31. 31. Decision Algorithm W hat are the outcom es of natural stabilization? Can I favorably change the outcom es of natural stabilization by m y intervention? NO Do nothing except protect exposures. YES Does the benefit from m y intervention exceed the risk involved? Fe edba ck Loop YES Enga ge in interv ention operations as long as the benefit exce eds the risk! NO Do nothing except protec t exposures.
  32. 32. Legislative Mandates for Training 29 CFR 1910.120 Code of Federal Regulations WAC 296-62-300 Washington Administrative Rule "Hazardous Waste Operations and Emergency Response"
  33. 33. OSHA Response Levels First Responder (Awareness level) First Responder (Operations level) Hazardous Materials Technician Hazardous Materials Specialist On-Scene Incident Commander
  34. 34. First Responder Awareness Witness or discover a release. Trained to initiate an emergency response sequence by notifying the proper authorities of the release. Take no further action beyond notifying the proper authorities of the release.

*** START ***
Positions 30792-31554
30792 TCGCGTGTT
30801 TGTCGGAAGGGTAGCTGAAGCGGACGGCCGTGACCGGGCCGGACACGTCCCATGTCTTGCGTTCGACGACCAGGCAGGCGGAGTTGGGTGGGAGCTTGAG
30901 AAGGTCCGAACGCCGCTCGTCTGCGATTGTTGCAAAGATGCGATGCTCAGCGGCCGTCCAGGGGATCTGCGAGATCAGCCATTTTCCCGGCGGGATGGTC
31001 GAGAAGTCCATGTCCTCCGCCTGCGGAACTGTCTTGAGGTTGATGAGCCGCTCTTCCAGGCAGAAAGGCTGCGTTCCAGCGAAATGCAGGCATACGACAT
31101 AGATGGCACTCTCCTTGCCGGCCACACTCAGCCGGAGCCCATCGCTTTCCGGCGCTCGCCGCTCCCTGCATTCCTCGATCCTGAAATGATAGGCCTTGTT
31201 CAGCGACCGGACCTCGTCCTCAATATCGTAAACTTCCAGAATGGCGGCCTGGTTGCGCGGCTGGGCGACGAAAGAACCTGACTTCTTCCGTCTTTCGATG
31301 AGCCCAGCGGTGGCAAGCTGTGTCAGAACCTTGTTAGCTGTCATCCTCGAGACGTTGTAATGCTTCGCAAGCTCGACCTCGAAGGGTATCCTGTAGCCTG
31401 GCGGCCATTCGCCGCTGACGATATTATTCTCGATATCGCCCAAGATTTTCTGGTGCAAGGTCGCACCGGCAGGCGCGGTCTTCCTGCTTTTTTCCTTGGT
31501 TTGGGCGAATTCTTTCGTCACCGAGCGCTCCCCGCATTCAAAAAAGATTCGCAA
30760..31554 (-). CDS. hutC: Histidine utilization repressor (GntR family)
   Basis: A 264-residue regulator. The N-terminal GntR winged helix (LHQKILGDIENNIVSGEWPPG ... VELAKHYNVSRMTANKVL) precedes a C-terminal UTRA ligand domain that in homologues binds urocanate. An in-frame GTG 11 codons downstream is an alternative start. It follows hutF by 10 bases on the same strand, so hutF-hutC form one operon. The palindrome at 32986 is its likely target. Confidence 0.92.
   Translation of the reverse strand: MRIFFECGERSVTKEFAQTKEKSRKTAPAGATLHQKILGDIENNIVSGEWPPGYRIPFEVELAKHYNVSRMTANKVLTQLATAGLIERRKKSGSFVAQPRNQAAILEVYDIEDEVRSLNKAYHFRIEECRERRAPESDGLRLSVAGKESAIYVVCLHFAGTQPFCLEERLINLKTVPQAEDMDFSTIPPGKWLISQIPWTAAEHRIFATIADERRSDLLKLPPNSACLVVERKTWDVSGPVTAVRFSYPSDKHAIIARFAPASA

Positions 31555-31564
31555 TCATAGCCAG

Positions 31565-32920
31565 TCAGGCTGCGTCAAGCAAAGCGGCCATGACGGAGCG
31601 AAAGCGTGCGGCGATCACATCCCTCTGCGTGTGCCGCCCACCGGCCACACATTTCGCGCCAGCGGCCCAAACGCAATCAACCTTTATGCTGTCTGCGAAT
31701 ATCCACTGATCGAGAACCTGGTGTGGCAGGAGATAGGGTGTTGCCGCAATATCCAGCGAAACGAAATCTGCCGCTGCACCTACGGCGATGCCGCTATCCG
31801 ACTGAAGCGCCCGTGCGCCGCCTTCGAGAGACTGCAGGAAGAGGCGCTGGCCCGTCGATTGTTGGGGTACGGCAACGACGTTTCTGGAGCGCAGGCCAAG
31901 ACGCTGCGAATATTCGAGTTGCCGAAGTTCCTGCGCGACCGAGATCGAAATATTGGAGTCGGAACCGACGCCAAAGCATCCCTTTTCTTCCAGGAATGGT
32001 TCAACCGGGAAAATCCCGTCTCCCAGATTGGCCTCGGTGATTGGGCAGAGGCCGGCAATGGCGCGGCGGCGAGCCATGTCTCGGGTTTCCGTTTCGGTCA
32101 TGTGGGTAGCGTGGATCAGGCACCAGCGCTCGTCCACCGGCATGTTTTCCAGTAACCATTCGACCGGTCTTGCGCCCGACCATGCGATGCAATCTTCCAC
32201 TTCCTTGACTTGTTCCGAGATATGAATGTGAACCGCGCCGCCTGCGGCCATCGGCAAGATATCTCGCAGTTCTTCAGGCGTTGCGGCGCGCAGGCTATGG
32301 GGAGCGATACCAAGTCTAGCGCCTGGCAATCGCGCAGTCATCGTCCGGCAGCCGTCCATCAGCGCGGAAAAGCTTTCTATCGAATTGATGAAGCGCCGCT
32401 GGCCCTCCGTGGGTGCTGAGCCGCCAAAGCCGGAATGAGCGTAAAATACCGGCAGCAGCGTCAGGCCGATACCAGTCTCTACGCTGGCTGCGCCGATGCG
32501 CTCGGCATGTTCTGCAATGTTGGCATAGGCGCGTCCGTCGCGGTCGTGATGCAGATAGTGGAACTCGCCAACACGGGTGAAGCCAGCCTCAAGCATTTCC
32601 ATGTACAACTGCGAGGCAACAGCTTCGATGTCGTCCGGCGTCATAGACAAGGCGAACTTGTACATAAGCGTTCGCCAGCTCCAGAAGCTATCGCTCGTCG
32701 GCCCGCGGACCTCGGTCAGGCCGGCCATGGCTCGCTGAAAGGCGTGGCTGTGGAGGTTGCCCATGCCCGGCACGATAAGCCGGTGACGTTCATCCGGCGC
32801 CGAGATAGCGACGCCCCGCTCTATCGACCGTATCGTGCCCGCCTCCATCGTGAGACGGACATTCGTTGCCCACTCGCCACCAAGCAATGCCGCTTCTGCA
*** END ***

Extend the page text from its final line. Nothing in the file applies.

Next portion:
35. 35. First Responder Operations Respond to releases as part of initial response to the site. Protect nearby persons, property or the environment from the effects of the release. Trained to respond in a defensive fashion without actually trying to stop the release. Function is to contain the release from a safe distance, keep it from spreading, and prevent exposures.
  36. 36. Hazardous Materials Technician Respond to releases for the purpose of stopping the release. Trained to respond in an offensive fashion to actually try to stop the release. Approach the point of the release in order to plug, patch, or otherwise stop the release.